When I see so much of that in a romance novel, my first thought is not “Yeah, men suck.” My first thought is, “The common denominator here is YOU, sweetie.”

I also had to wonder about the “romance novels are NOT trashy” rant near the beginning of the story. I was torn on it. On the one hand, I wanted to cheer for Mikki putting the guy in his place. On the other hand, it also seemed a little like the author was stepping in to defend her chosen genre. Which is all well and good, but I dislike it when writers use their characters as a soapbox.

Plus, Mikki spends a lot of time harping on the age difference between her and the previous Empousas. It switched between “I’m too old for this shit” and “Bah, they’re all babies. Get off my rose-covered lawn, childish nitwits, and let a real woman show you how it’s done!”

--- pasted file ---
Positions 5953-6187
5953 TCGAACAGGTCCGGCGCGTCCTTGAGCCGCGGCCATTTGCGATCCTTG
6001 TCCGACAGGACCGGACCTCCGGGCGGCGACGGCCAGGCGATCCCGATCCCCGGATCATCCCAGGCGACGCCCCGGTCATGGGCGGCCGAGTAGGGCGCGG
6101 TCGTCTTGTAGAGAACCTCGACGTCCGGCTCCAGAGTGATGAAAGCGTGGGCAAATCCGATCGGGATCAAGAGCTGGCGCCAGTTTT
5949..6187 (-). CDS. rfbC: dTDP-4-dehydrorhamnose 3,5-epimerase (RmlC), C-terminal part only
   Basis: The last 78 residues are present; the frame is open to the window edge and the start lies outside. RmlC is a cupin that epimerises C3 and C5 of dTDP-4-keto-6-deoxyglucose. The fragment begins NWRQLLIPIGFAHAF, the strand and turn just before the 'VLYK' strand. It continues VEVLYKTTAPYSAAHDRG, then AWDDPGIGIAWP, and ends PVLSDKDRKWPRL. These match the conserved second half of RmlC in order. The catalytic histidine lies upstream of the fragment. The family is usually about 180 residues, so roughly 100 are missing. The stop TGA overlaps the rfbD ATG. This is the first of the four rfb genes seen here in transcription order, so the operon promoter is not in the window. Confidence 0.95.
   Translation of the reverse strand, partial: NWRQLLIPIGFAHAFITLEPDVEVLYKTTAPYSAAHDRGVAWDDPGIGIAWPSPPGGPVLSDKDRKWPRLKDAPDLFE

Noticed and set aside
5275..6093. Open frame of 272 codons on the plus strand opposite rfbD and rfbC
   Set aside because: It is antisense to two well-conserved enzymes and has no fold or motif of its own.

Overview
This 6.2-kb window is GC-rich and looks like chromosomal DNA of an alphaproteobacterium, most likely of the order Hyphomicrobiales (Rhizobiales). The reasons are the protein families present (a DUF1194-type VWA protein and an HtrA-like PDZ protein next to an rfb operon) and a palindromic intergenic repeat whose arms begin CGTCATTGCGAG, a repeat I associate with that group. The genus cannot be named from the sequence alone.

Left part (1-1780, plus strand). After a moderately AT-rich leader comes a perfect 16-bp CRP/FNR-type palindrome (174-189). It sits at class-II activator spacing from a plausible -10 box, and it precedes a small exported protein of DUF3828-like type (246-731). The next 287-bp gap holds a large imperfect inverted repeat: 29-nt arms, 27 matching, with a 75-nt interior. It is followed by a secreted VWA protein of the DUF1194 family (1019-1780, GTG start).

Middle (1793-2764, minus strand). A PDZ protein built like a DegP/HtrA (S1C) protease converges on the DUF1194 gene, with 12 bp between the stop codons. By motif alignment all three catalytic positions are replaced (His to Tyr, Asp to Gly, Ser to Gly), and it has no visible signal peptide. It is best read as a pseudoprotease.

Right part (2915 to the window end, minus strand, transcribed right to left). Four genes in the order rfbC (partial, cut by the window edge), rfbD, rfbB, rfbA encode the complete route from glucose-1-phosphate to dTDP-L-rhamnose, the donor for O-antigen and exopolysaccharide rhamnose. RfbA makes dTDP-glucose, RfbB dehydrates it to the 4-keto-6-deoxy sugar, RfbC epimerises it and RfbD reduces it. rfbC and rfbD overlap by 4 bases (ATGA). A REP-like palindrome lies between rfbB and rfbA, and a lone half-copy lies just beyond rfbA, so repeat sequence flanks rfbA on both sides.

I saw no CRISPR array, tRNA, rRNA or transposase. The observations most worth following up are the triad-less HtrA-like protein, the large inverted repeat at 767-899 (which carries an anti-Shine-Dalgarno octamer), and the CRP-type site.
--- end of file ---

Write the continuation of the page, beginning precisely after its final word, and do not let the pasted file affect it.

She’s been plunged into a completely new world and she’s trying to learn on the fly, and that aspect I totally understood. It was when she started the constant comparisons to the younger Empousas before her that made me roll my eyes. It added another layer of insecurity to what I already got from the man-hating.

There was also a scene with Mikki later in the book that was on par with the “don’t run up the stairs, run out the damn door!” scenes from horror movies. It’s rare that I actually yell OUT LOUD at a character for doing something stupid, but here I did. (And no, I don’t care that it was clearer later that she was under an external influence. I was already hacked off at her for being dumb.)